In this digital age, I keep a paper calendar. It’s a letter-size one with a black cover and tabs for each month that folds open to display a full week, with appointment time slots under each day. I know I could set up Outlook to display the digital calendar I also keep in that format, but it’s just not the same to me.
Feeling agile? Crystal ball gazers are predicting more employers soon will answer that question with a robust “yes.” According to a new study from staffing firm Randstad US, both employers and employees see the world of work turning to “agile” work—scenarios in which traditional full-time permanent workers increasingly share duties with contractors, consultants, temporary, and freelance workers.
In December, Randstad released its study titled “Workplace 2025,” which found that 70 percent of the workers and 68 percent of the employers surveyed expect that a majority of the workforce will be employed in an agile capacity by the year 2025. The company surveyed more than 3,100 workers and 1,500 human resources and c-suite executives across the United States to compile its findings.
“I guess the atmosphere that I’ve tried to create here is that I’m a friend first and a boss second and probably an entertainer third,” muses Michael Scott, the main character of the hit comedy and mockumentary The Office. Scott is known for his well-meaning but often ill-advised attempts to connect with his subordinates on a personal level.
No one argues the importance of communication in the workplace, especially communication that results in colleagues learning from each other. Sometimes, though, the communication is more condescending than educational. If one party is trying to impart wisdom but the other party is more knowledgeable on the topic, resentment—not learning—is likely to result.
by Judith E. Kramer and Sean D. Lee
With the election of Donald Trump, there is no question that there will be upheaval in many areas of the law. Even in the discrete area of labor and employment law, the prognostications could fill many blog posts. In this article, we focus on the employment-related Executive Orders (EOs) issued by President Barack Obama that are fair game for revocation or alteration by the incoming administration and on upcoming changes in key personnel in agencies that enforce federal labor and employment laws.
by Jodi R. Bohr
As we put another year is in the books and look toward the promise of a new year, we may make (and hopefully keep) personal resolutions. But as HR professionals, we ought to make resolutions—or at least consider changes—to improve the processes we use daily, weekly, or even annually. Take this opportunity to consider what improvements you can make in your organization.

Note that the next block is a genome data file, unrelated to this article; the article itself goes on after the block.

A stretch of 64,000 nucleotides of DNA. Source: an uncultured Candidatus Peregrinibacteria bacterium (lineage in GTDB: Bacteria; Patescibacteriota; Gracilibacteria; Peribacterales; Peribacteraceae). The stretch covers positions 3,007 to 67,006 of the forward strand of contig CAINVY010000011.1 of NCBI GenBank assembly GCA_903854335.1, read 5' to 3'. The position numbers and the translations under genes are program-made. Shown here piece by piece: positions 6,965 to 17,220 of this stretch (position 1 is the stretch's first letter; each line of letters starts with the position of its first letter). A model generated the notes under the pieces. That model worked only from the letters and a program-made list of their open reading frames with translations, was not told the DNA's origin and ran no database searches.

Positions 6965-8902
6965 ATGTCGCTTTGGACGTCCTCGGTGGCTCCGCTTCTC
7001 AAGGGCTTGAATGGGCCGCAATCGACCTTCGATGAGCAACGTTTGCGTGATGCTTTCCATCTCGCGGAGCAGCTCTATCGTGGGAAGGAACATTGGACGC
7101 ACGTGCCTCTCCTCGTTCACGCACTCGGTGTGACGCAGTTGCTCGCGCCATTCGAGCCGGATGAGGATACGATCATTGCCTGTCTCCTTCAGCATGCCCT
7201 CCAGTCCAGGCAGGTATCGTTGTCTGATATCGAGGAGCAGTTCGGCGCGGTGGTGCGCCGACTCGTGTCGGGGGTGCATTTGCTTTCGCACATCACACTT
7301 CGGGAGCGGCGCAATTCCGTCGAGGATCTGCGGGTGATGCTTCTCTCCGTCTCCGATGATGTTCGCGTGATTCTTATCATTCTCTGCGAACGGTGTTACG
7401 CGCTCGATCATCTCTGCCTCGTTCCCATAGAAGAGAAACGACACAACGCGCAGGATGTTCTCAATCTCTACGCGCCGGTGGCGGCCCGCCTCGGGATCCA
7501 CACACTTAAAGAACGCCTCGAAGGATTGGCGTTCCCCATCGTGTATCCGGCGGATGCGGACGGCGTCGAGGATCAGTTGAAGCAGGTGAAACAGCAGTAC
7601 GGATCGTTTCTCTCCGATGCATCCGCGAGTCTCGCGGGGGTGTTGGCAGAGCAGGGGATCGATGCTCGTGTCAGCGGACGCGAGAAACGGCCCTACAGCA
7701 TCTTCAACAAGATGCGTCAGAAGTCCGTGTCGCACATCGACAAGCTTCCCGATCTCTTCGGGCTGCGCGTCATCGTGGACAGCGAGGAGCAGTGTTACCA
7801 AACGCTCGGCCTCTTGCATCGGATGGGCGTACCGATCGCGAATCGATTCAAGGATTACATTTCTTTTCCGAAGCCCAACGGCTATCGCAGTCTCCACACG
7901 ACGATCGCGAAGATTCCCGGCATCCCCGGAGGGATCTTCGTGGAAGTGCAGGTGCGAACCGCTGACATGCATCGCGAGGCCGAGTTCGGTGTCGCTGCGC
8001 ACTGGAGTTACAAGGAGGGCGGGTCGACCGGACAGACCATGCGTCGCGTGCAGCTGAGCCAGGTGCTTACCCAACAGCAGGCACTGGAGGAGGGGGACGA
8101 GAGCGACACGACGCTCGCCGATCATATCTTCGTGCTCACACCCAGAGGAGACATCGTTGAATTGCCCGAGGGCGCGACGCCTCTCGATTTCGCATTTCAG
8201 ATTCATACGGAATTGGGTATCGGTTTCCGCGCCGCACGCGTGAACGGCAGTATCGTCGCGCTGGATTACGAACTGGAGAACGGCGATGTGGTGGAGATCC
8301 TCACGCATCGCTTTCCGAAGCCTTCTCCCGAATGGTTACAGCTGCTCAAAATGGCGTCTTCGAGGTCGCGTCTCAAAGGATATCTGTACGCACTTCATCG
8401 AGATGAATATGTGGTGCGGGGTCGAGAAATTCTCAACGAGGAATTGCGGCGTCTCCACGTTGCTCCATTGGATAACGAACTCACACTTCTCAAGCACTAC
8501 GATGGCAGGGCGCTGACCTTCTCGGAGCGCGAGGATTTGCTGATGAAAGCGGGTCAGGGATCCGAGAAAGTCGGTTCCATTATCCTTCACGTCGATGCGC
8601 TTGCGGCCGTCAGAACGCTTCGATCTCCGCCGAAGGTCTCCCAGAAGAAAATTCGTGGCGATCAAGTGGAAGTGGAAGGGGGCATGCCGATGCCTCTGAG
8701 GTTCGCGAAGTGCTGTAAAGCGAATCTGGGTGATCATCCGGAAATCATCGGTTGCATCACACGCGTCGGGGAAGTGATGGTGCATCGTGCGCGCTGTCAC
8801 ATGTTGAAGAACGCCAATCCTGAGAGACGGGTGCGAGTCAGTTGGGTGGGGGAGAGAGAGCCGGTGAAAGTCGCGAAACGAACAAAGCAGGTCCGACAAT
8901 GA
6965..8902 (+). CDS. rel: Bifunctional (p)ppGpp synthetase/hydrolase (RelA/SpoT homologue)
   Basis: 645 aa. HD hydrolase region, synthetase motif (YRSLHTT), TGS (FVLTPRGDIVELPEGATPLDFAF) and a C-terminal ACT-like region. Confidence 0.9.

Although a Texas federal district court judge barred the implementation of the Fair Pay and Safe Workplaces (FPSW) final rule, the paycheck transparency requirements of FPSW are still scheduled to become effective for federal contractors with new contracts worth more than $500,000 issued after January 1, 2017. For new contracts issued after January 1, 2017, prime contractors will need to insert the paycheck transparency requirements in all subcontracts that exceed $500,000 except for those involving commercial off-the-shelf products.
New pay reporting requirements and the overtime rules almost certainly are doomed, as are new requirements for contractors, attorneys from Fortney & Scott predicted during a recent webinar. On the other hand, employers are likely to see more discrimination claims than they have in the past, the attorneys noted during the December 14 event, The Trump Presidency: What Will Survive-and What Won’t-from the Obama Regulatory Agenda.
Human resources professionals have long touted their skills related to people. It’s the HR department that makes sure an organization has the people it needs and then makes sure the needs of those people are met, but does truly strategic HR require more? Definitely yes, according to HR practitioner, lecturer, researcher, and author Christopher D. Lee.
Lee recently conducted a Business and Legal Resources webinar titled “High Performance HR: A Proven Model for Planning, Delivering, and Managing Your Strategically Focused Functions” in which he outlined what it takes to make a 21st-century, strategy-focused HR department. Lee says the definition of a high-performance organization is one that consistently outperforms its peers over time. Therefore, the definition of a high-performance HR department is one that enables the organization to consistently outperform its peers over time by leveraging human potential on behalf of the organization.